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Reagan, Thatcher and many other nations' leaders drastically cut tax rates during the 1980s, not because they wanted less revenue for government, but because they realized that after years of stagnation, high tax rates were not producing the revenue they expected.
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The High Cost of a Free Lunch
The Cato Institute
Last week, President Obama said that "income inequality" is the major problem that his administration would focus on for the remainder of his term. He proposed increasing the minimum wage as a way to solve this issue. The president's statement is a perfect example of how politicians misdiagnose problems and then offer solutions that make matters worse.

The real problem is the lack of economic growth, which reduces economic opportunity, particularly for the least skilled. Increasing the minimum wage helps those who actually receive an increase in their wage, but it makes it worse for all of those who lose a job or can't get one because the minimum wage is far above the market clearing rate. As can be seen in the accompanying table, most minimum-wage workers are young people who quickly obtain higher wages as their work skills improve.

Most employers who have many minimum-wage employees have very low markups on their products, whether they are selling fast food or general merchandise. Higher wage costs will cause them to raise prices. Higher prices means they will sell less, and the real purchasing power of their customers will be lower. There is no free lunch.

Employers will also have an incentive to automate more. Through the use of self-service scanners, customers are taking over many of the checkout jobs that employees used to perform. As minimum wages go up, so will the use of robots to stock shelves, prepare food and fulfill many other jobs that relatively unskilled workers used to do. All of this means that income inequality will increase, not decrease, and labor market participation rates will continue to fall.

Another favorite "solution" of many politicians who see the problems as inequality rather than growth is to increase taxes, particularly on the "rich." This movie has been played many times in the past, always with the same disastrous results. Too few people remember what Britain was like before Margaret Thatcher, or what America was like before Ronald Reagan.

Reagan, Thatcher and many other nations' leaders drastically cut tax rates during the 1980s, not because they wanted less revenue for government, but because they realized that after years of stagnation, high tax rates were not producing the revenue they expected. In recent weeks, there have been many calls for higher income-tax rates. This is expected from the political left, but now even some of officials at the International Monetary Fund claim that income-tax rates could be raised as high as 60 percent without serious consequences. (One should always keep in mind that the folks at the IMF and other international organizations are exempt from paying taxes on their salaries. It is very easy to call for higher taxes on someone else -- much like President Obama and Senate Majority Leader Harry Reid exempting themselves and their staffs from Obamacare.) What the IMF bureaucrats and many others leave out when they say it is possible to raise more revenue from higher tax rates is that it is only true for a short period of time, before individuals and businesses have a chance to adjust. Serious scholars such as British Nobel Laureate James Mirrlees and others have shown that over the long run, income-tax rates over 20 percent do not raise more revenue once people have adequate time to fully adjust their behavior.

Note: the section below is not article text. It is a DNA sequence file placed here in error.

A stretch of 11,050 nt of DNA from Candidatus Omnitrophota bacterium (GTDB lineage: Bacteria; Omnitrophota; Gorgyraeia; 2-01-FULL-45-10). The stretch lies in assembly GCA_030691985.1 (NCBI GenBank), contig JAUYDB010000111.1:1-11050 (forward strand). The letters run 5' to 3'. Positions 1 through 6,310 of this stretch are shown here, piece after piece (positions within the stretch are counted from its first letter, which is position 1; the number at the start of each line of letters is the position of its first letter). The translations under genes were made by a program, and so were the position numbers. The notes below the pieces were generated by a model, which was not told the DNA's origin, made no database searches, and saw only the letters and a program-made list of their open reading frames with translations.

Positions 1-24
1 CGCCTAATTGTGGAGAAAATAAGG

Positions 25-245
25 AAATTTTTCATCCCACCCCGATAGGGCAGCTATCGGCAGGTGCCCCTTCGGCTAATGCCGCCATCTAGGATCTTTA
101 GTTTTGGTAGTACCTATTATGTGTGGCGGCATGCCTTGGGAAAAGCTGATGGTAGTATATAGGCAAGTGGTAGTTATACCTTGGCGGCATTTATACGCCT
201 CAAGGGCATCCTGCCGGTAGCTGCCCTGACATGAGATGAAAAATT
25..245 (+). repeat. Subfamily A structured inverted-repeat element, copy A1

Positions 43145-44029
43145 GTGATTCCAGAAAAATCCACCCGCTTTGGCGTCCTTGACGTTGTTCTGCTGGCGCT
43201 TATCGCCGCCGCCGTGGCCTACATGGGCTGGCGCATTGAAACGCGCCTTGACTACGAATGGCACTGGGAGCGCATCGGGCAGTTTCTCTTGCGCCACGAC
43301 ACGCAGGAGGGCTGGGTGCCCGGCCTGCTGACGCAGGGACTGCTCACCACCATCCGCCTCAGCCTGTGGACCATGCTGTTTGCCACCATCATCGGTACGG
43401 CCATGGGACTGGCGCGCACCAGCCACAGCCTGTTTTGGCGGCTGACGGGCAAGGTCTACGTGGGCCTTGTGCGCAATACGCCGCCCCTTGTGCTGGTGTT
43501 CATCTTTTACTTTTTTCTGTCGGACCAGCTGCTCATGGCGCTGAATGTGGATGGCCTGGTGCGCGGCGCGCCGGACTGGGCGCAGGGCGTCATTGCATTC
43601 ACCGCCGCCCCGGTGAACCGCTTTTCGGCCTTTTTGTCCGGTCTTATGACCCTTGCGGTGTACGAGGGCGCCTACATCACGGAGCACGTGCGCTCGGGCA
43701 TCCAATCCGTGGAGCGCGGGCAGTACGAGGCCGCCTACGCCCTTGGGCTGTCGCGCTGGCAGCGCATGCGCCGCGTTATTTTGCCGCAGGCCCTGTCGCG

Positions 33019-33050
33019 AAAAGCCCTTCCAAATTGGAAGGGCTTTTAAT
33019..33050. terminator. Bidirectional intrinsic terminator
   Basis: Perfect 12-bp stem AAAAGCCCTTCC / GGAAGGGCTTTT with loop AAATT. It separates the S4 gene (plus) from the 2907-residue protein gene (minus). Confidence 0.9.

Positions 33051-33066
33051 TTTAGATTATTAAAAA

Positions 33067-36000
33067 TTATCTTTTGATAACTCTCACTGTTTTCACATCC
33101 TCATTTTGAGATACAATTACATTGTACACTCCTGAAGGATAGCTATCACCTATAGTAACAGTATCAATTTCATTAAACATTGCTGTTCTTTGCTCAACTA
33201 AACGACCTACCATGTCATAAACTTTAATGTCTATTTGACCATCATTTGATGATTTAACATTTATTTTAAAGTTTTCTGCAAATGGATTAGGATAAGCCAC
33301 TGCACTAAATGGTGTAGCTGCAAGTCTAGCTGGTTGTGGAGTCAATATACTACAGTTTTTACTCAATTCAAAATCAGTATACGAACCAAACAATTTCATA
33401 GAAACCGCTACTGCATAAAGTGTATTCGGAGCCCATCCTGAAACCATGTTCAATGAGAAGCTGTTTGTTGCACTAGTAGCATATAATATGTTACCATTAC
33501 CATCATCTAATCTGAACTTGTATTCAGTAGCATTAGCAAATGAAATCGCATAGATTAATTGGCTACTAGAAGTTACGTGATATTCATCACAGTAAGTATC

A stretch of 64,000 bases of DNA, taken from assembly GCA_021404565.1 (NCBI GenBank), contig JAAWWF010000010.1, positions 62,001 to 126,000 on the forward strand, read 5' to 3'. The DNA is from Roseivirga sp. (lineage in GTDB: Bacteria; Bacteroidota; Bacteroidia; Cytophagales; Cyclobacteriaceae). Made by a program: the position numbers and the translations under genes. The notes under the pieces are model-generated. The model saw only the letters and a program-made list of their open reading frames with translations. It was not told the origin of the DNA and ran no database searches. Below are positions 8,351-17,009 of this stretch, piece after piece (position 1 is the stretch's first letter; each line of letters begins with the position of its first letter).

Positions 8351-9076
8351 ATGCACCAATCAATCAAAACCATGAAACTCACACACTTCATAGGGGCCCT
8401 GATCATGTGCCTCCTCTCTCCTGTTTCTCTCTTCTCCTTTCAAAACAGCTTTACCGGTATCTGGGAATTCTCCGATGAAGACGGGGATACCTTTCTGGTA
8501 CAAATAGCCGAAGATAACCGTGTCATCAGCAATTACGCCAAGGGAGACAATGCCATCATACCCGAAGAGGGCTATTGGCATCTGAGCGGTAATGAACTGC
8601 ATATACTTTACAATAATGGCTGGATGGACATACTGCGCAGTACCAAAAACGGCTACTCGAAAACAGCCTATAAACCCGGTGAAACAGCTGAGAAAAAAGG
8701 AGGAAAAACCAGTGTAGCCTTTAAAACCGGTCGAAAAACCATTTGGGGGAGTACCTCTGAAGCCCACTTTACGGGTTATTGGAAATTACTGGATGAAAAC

President Francois Hollande of France has just increased the maximum tax rate in France to 75 percent. France also has a wealth tax and many consumption taxes, so the effective tax rate for some wealthy people can exceed 100 percent -- and the predictable is happening. The wealthy are leaving France, or at least their wealth and income are. This, of course, means there will be less investment and job creation in France, which already has an 11 percent unemployment rate. It is a safe bet that the economic situation in France will continue to worsen -- making it even more of a bad example. One advantage of being "rich" is that you can move your money and your body to places that will treat you well -- and there are many such places. Those rich who do not wish to move can and do engage in silent tax strikes, by ceasing to work and invest, and turning to leisure and consumption. Bye-bye, tax base.

The IMF expects that the ratio of public debt to GDP in advanced countries will reach a historic peak of 110 percent next year. Seeing such numbers, some have been calling for global wealth or income taxes. Fortunately, leaders in many countries are not so brain-dead, and they understand that such policies would lead to global economic disaster as more resources are sucked out of the productive private sector into the largely nonproductive government sector. Mr. Obama also said last week that there are "too many outdated government agencies" and that parts of the government are "too big" to manage. Those statements are true. So the president should take the next mental step and recognize that the only solution to the problems of economic growth and debt is to radically downsize government, including tax rates and regulations.

Richard W. Rahn is a senior fellow at the Cato Institute and chairman of the Institute for Global Economic Growth. Refer to original article for related links and important documentation.

READ FULL SOURCE ARTICLE: 12/09/2013








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